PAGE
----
After a few words about the aquaponics lab, where students among other things grow lettuce on water, the crowd migrated to the high school cafeteria where Noreen Ovadia Wills, owner of Coco’s Bakery, introduced the luncheon menu: garnished boiled potatoes, tossed bean and tomato salads laced with local cheeses, and bread.
“Everything that you’re eating today is locally made including the whole wheat flour in the baguettes, grown and ground five miles away by Tom Cogger,” said Wills, who added many of the vegetables were grown in the school garden and high tunnel.
In closing, the distinguished guests added a few words.
“You can read all the grant reports and see all the pictures, but to come up here really makes a huge difference,” Segal said. “What I’m seeing in this community that’s really great is the best practice of working together. There are so many people at all different levels – students and administrators. That’s’ what it takes to grow these Farm to School programs.”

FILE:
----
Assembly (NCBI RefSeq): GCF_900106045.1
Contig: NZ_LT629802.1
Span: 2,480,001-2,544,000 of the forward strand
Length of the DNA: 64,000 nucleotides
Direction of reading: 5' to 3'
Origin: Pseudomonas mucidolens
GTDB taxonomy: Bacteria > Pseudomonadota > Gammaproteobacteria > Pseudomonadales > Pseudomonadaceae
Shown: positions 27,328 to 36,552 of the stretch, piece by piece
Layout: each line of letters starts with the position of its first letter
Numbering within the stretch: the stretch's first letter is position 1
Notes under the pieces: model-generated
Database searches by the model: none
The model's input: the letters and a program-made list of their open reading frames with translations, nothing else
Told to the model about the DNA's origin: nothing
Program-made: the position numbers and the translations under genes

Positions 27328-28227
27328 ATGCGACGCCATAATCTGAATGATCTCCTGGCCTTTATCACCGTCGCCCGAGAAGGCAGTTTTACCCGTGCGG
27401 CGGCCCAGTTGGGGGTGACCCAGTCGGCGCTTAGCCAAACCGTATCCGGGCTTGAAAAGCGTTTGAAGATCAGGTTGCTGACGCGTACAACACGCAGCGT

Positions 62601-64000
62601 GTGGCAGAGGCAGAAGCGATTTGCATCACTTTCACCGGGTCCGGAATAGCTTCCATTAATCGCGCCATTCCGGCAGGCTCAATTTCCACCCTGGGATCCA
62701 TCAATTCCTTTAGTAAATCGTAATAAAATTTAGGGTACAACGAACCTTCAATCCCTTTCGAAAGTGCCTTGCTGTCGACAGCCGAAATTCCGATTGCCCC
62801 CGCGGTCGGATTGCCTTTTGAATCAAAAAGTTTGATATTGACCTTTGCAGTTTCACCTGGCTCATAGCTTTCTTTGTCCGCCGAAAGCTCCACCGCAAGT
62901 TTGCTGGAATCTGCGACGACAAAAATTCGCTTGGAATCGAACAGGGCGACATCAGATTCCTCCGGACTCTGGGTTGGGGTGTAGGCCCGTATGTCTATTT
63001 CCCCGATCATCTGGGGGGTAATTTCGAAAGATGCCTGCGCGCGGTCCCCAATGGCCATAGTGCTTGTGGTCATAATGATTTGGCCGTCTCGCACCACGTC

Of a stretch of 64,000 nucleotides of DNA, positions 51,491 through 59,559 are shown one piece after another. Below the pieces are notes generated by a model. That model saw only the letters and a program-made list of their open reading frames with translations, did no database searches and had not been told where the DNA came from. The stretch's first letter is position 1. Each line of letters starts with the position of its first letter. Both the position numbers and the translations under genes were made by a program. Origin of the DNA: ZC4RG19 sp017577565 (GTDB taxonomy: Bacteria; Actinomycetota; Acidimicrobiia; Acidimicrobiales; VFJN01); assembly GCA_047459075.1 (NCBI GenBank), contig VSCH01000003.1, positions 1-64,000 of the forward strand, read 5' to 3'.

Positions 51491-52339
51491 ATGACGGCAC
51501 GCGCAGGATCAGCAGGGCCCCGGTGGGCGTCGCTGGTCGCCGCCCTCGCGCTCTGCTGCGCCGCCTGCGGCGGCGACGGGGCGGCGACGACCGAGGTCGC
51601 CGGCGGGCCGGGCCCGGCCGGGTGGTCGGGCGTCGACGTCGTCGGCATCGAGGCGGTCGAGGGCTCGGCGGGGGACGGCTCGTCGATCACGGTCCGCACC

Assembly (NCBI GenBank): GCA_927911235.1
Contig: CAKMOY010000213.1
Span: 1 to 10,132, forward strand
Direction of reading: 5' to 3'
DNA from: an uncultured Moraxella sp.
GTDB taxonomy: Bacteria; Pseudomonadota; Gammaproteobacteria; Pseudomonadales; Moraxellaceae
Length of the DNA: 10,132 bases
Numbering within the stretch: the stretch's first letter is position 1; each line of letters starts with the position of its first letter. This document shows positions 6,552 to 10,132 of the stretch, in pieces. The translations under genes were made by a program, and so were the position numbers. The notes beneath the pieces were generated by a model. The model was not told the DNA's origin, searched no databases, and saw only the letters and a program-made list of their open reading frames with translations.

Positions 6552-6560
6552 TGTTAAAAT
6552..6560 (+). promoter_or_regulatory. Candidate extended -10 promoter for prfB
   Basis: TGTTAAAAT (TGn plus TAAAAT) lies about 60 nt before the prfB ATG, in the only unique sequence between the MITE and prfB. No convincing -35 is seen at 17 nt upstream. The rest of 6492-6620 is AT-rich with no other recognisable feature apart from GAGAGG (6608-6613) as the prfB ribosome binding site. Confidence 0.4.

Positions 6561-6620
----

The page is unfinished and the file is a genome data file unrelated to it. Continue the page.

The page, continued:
Baldwin, D-Madison, who co-sponsored the Farm to School Act of 2015, said, “I’m happy to tell you it’s a bipartisan legislation. But I also need to tell you that there are folks who don’t just want to pass a freestanding bill. They want to make this part of a larger discussion on reauthorizing the child nutrition program.”
She explained the House and the Senate have produced very different bills.
“The House, I’m sorry to tell you, has put new burdensome restrictions that would make it harder to access these school based nutrition programs,” she said.
Nothing will happen until after the November election, she said. Until then she’s committed to eliminating burdensome obstacles for people to be able to access nutritious food in school.
Plates clean, minds full of stories to take back to D.C. and Chicago, the guests darted off to their next important meeting.
In The News
News articles featuring local food projects that are occurring in the Chequamegon Bay area